It wasn't enough for Jon Baskin to be strong in the low post.
"He just dominated the scene when he was here," Steamboat Springs boys basketball coach Kelly Meek said.
Baskin, a 1986 graduate of Steamboat Springs High School, recently was named the top center to play for a Colorado college or university during the past 20 years.
Sam Adams, columnist at the Rocky Mountain News accepted nominations for his 20-year, all-Colorado men's college basketball team in late February, and Baskin, who spent three years at Mesa State, was voted by the newspaper's readers as the premier post player of his time.
The 6-foot-8 Baskin beat out a pair of centers from the University of Colorado in Shaun Vandiver and David Harrison, as well as former University of Denver player Alex Sund.
Baskin averaged 28 points and 11 rebounds during his senior season at Mesa State and left as the college's all-time leading scorer.
He was inducted into Mesa State's Hall of Fame three years ago.
Baskin is the Sailors' all-time leading scorer, as well, after averaging 28 points and 14 rebounds per game during his senior year. Both were tops in Colorado regardless of school classification.
Wednesday morning, Baskin, 35, sat in Meek's office exchanging coaching stories and remembering the mid-1980s, when the Western Slope was chock-full of collegiate talent and classic matchups.
"Even the bad teams had size," Baskin said.
Baskin is in his second year as head coach at Westminster, a 4A school near Denver. This season, Baskin led the Warriors to a 21-4 season and a second-place finish in the Skyline League behind eventual state champion Broomfield. Westminster was one of two teams to defeat Broomfield during the season.
"As far as coaching, I gave up a six-figure income to coach, but I have no regrets," Baskin said.
All the competitiveness Baskin brought with him to basketball games as a player in Steamboat or at Mesa State in Grand Junction hasn't subsided much as a coach. He loses sleep over losses and grows frustrated on the sidelines, but Baskin is seeing parts of Meek emerge in the way he coaches.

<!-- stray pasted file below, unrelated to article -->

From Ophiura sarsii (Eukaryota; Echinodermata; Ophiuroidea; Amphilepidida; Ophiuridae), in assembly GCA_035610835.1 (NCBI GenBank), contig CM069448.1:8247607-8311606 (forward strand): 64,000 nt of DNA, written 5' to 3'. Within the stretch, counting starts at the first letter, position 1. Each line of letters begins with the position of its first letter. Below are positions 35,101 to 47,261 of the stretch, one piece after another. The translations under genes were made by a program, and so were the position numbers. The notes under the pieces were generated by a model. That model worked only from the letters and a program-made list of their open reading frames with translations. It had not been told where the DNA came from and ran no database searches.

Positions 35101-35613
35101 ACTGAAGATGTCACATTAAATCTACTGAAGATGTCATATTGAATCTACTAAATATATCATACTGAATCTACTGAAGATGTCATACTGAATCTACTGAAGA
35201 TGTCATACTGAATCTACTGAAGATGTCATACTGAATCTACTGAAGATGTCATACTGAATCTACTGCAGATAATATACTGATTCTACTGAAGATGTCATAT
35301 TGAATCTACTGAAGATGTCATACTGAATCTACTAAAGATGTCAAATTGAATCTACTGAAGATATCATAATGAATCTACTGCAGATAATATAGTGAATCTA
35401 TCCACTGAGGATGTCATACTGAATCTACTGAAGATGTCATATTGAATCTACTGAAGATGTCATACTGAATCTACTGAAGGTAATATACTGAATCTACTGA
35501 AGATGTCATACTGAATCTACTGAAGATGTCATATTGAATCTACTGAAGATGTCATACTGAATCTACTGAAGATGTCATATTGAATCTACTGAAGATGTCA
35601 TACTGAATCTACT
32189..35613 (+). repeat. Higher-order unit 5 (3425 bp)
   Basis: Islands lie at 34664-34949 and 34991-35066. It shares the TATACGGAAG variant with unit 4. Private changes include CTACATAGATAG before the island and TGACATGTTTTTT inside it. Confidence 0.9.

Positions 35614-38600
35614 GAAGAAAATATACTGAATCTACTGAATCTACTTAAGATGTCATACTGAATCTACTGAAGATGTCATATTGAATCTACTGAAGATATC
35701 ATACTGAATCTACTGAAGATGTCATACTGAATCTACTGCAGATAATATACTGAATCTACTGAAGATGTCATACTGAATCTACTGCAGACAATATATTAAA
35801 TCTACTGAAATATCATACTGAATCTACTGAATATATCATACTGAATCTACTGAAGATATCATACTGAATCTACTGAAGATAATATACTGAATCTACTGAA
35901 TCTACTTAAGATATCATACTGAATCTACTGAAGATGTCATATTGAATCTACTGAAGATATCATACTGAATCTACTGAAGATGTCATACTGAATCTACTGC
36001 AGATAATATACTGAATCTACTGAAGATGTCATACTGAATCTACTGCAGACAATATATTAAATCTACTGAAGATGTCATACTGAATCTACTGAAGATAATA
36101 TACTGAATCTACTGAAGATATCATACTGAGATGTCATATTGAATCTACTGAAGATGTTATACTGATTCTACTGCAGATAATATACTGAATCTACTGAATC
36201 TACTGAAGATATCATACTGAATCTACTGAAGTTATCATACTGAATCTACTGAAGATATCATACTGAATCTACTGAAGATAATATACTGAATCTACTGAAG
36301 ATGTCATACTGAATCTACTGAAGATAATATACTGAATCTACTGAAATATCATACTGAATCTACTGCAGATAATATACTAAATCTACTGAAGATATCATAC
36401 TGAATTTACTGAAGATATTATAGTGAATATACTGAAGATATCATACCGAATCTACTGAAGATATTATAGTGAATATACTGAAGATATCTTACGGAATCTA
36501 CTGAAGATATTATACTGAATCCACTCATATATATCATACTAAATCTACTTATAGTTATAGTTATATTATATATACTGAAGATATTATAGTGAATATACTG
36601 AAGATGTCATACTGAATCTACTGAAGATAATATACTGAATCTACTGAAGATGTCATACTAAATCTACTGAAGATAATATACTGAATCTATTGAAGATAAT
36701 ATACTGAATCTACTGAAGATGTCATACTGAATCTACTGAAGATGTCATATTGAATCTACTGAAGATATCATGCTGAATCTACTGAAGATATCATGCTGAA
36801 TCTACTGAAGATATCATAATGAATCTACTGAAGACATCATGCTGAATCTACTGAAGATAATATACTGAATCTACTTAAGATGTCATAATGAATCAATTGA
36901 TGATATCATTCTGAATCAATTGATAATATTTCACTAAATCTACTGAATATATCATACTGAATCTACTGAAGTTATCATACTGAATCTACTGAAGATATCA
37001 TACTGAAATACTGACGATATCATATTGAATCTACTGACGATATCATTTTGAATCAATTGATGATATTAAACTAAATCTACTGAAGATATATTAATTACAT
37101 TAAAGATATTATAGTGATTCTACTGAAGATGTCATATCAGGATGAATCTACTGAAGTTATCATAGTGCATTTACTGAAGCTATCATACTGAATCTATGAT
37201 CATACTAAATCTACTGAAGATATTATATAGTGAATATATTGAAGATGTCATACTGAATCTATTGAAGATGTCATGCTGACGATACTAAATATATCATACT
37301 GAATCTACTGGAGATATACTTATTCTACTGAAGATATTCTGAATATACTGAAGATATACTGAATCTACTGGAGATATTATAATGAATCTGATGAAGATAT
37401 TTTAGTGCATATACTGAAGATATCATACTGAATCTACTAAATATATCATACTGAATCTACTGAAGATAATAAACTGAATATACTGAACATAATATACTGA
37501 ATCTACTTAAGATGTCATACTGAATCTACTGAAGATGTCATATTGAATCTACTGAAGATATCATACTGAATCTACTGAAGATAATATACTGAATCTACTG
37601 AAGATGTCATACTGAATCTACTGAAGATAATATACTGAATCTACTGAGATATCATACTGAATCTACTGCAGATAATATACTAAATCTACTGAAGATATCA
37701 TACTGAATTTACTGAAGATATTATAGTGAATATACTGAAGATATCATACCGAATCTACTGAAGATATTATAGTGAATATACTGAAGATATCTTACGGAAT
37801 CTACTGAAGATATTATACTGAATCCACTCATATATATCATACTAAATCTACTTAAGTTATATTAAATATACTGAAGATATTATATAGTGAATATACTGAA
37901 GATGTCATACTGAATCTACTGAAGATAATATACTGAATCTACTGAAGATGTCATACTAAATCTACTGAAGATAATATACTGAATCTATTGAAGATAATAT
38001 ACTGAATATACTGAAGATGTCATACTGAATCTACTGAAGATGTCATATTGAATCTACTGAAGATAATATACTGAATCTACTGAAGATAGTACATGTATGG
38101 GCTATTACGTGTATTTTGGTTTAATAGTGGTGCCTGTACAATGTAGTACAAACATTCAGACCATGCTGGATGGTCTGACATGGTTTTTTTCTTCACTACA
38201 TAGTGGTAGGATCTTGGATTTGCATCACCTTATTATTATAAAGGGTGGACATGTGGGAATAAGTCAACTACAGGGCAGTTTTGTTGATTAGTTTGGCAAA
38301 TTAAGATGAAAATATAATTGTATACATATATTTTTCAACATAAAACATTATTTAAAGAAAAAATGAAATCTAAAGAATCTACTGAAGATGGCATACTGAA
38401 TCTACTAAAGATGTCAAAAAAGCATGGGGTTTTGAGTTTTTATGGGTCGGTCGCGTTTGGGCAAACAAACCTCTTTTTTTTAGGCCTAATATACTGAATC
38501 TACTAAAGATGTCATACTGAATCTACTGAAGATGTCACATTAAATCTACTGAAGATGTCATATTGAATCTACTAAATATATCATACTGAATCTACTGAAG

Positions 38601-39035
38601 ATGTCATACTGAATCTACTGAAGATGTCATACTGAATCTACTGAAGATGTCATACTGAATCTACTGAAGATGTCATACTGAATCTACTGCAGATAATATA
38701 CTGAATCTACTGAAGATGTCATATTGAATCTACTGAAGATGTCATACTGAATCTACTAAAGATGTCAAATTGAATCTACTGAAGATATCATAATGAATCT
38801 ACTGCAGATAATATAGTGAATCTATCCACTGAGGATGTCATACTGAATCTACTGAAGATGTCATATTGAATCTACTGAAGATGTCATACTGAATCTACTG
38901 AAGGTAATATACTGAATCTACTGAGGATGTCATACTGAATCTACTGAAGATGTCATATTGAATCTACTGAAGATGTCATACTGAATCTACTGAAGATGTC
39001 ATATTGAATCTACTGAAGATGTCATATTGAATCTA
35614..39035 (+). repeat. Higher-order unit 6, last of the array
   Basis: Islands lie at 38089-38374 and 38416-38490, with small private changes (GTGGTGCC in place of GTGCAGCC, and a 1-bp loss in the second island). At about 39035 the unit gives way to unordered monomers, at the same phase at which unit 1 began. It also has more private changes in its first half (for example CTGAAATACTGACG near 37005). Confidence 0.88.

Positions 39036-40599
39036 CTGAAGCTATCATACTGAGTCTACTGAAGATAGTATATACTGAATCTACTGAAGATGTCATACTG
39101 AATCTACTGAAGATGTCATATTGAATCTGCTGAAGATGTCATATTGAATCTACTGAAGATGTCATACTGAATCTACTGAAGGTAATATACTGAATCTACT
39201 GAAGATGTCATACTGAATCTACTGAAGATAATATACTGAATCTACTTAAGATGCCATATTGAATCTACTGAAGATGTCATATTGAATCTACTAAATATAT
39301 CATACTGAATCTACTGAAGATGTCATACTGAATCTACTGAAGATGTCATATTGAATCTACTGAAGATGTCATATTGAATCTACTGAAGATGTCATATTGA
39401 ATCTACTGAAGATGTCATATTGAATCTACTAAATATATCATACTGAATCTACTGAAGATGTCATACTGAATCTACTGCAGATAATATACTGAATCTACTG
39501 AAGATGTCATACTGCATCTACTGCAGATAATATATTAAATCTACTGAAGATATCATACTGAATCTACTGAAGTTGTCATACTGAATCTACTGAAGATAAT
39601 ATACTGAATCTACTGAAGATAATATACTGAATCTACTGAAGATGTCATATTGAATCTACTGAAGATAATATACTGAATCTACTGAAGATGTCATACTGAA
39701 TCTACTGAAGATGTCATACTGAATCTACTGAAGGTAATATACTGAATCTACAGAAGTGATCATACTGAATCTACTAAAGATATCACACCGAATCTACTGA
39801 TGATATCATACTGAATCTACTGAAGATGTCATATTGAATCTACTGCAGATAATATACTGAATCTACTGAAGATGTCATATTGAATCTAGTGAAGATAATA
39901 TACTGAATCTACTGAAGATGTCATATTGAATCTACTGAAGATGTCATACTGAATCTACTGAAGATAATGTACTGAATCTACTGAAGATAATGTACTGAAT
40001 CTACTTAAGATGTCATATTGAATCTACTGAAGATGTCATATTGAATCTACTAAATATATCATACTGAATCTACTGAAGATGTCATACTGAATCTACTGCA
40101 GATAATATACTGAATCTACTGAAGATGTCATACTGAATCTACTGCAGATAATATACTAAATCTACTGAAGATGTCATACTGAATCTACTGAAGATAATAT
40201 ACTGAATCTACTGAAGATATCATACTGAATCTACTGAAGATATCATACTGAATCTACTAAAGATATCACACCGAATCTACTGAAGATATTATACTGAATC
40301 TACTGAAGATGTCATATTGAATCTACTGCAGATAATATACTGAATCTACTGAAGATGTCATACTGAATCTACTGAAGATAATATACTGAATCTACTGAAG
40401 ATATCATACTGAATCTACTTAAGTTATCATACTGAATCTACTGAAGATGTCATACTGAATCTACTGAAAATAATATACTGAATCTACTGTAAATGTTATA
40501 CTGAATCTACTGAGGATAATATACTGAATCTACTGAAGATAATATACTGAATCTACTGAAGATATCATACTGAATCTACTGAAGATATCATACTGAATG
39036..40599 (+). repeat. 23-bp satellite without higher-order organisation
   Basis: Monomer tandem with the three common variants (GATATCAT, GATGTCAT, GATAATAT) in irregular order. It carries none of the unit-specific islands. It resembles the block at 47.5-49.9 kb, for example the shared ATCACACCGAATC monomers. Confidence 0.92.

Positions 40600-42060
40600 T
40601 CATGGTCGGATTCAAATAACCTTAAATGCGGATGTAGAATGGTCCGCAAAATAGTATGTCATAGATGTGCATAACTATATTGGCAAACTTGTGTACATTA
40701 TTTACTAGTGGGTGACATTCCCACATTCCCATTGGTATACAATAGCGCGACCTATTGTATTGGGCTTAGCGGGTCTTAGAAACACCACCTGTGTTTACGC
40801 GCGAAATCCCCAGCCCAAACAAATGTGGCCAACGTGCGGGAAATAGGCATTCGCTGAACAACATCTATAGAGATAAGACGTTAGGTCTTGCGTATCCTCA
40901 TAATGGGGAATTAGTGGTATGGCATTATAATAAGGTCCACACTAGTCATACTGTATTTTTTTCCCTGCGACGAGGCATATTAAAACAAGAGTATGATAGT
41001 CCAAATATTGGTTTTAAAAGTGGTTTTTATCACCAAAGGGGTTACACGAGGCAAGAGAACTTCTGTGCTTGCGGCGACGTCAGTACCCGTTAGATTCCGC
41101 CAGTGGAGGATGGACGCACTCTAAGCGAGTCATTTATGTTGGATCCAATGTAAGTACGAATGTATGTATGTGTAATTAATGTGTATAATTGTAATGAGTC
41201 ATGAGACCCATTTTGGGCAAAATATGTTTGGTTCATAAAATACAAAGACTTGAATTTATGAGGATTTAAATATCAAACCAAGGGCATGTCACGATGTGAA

"Inevitably, it's going to rub off," Baskin said. "From a coaching standpoint, there are still things I have to learn. (Coach Meek) is a guy who everyone would die for."
Baskin moved to Steamboat in 1983 from Summit County because he wanted to win and opted to become a Sailor rather than try his luck as a Demon in Glenwood Springs.
At the first team camp Baskin attended, he played 15 seconds before Meek yanked him and sat him on the bench. Meek always has been a firm believer in playing hard on every possession, particularly on defense, and Baskin had no interest in defense as a young sophomore, Meek said.
Meek, who has an uncanny ability to remember details about seemingly every game and player he's coached, distinctly remembers when Baskin joined the program as a sophomore.
"He had possibilities," Meek said. "He had to overcome himself. He would beat himself up, but he grew up. ... He competed hard on every possession. He had to dominate. He couldn't stand not to dominate."
"I still struggle with that," Baskin added. "I'm ultra-competitive when it comes to basketball."
Baskin went to earn all-league accolades for three years at Steamboat and signed with San Diego State University. He played there one season before transferring to Mesa State where he became a three-time all-NAIA District VII player of the year.
Joining Baskin on the News' 20-year, all-Colorado men's team was CU guard Chauncey Billups, the leading vote-getter, as well as Western State guard Wil Pierce, Western State forward Steve Fendry and Colorado State forward Pat Durham.
-- To reach Melinda Mawdsley call 871-4208 or e-mail firstname.lastname@example.org